The Cross: During his apostolic trip to Cyprus from December 2 to 4, the Pope will allow some fifty asylum seekers to reach Rome. What is the symbolic significance of such a gesture?
François Héran: First of all, the choice of Cyprus is very wise. When we look at the countries receiving the most asylum seekers registered on their soil in relation to their population, we see that Cyprus is the country of the European Union which faces the greatest migratory pressure. With other countries like Malta and Greece, it is on the front line. This is the great injustice of the Dublin Regulation.
Politically, there is also an important symbolic aspect. The Pope shows great consistency on the subject of migrants. He is faithful to his orientation, to the Christian values of hospitality and welcome which are inscribed in the Gospel: “I was a foreigner and you welcomed me. ” (Mt 25.35). Fifty asylum seekers, for the Vatican, this is not trivial: it is a message addressed to countries like France or Great Britain which do not take their share of exiles on their soil and leave the little ones countries facing their difficulties.
This gesture could offend certain political sensitivities, in particular in France where immigration will be a major subject of the next presidential election.
F H : There is indeed strong resistance to this, including in conservative or even fundamentalist Catholic circles. Their argument is that the Pope should be more political and less moral. However, I think we are wrong when we say that closing borders is a political act and that opening them is a matter of morality. There is no opposition between conviction and responsibility, the two are closely linked. From this point of view, Pope Francis gives Europe a moral lesson as much as he reminds it of his political duty.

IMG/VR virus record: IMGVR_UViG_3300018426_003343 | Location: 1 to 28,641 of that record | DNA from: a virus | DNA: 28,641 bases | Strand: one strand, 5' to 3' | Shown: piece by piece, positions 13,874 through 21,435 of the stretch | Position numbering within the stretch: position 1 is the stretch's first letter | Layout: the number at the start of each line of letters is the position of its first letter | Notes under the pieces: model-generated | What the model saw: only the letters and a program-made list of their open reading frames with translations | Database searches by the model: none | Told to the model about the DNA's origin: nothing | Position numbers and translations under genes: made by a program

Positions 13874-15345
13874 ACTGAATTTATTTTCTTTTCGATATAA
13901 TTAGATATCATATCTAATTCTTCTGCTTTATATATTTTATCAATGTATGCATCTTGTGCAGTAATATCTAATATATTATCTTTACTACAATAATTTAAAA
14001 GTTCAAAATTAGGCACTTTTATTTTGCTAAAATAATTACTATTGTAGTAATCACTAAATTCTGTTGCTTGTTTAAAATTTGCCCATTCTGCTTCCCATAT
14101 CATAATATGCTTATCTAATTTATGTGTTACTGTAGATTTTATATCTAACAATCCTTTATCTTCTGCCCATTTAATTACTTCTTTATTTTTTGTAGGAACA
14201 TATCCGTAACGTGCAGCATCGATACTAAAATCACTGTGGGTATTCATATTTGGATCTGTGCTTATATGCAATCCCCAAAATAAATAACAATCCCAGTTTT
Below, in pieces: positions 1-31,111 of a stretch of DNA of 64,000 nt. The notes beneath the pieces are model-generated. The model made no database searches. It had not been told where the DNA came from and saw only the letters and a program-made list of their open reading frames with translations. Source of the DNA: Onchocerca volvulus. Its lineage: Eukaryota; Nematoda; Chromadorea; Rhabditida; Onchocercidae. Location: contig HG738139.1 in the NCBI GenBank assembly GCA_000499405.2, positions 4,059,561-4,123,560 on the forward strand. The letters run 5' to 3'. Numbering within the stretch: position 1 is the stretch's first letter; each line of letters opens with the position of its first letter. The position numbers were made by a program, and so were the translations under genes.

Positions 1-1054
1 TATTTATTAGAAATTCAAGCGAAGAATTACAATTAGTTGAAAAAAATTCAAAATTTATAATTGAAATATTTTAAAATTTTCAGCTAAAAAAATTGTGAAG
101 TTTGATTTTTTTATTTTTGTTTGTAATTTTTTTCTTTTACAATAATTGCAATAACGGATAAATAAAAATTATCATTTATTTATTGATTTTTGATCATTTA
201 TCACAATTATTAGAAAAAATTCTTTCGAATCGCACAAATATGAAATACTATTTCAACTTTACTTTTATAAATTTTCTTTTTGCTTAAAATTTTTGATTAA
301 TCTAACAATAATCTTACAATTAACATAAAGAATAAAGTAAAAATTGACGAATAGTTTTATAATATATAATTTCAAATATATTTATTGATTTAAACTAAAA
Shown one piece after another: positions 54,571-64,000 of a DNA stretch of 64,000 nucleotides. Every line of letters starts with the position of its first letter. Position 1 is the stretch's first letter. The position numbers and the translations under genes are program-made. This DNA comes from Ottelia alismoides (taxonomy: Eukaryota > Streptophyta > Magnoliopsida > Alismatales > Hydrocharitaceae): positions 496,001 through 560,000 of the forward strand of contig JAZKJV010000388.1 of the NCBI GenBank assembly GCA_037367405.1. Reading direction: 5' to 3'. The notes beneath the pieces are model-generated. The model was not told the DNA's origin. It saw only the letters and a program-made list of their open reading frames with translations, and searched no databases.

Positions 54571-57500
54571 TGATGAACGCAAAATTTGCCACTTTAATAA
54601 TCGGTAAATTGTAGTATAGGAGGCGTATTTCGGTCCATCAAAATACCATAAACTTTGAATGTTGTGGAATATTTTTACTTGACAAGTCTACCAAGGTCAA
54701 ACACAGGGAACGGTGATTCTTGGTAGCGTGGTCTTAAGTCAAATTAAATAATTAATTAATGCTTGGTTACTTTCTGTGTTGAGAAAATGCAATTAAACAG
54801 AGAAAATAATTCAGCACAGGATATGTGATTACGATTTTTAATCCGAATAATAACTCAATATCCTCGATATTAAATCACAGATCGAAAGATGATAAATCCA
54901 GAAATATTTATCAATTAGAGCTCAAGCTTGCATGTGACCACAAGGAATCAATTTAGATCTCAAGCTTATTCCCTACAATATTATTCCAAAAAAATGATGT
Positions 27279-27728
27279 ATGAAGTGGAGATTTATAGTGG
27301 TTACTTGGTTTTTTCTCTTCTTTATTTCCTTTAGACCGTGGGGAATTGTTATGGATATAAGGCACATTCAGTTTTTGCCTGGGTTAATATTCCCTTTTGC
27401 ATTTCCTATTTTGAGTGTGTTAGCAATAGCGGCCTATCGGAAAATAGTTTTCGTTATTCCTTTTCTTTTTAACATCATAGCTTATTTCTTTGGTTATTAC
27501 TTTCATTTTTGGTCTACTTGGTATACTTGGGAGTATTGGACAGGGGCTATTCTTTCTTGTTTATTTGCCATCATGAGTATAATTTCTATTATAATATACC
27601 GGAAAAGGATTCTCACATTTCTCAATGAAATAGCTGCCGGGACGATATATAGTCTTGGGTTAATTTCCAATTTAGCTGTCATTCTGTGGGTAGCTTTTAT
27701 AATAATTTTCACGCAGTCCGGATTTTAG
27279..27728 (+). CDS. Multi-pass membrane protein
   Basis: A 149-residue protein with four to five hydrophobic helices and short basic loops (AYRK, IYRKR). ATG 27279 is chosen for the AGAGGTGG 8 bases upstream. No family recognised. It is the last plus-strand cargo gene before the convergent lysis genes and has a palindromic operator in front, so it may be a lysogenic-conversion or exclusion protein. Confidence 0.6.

The only criticism that we could possibly address to him is to participate in the policy of selection in the dribbles of asylum seekers. In Nigeria, for example, 200,000 people are waiting to be relocated. France has promised to welcome around 5,000 but chooses very carefully those it will receive. But the scope of the gesture is much more important than that.
In 2016, the Pope had already taken on board his plane 12 Syrian migrants who lived in Lesbos. Five years later, what impact has this gesture had on mentalities?
F H : Since 2014 and the start of the “migration crisis”, a large number of collectives have been created and have taken steps with the State on the issue. Some associations such as Cimade (Intermovement Committee for Evacuees) have doubled their numbers. When we ask these activists about their commitment, many of them, believers or not, refer to the gesture of Pope Francis and cite it as an example. While the Church’s family policy, for example, is not followed at all in society, the issue of migrants mobilizes many Catholics.
The action of the Church, in particular of Secours Catholique, is extraordinary: we can see it through what is happening in Calais. These remarkable people, without being die-hards, vigorously denounce the ill-treatment inflicted on refugees, and show that tearing up tents and evacuating camps does not stop the floods of asylum seekers and applicants for residence.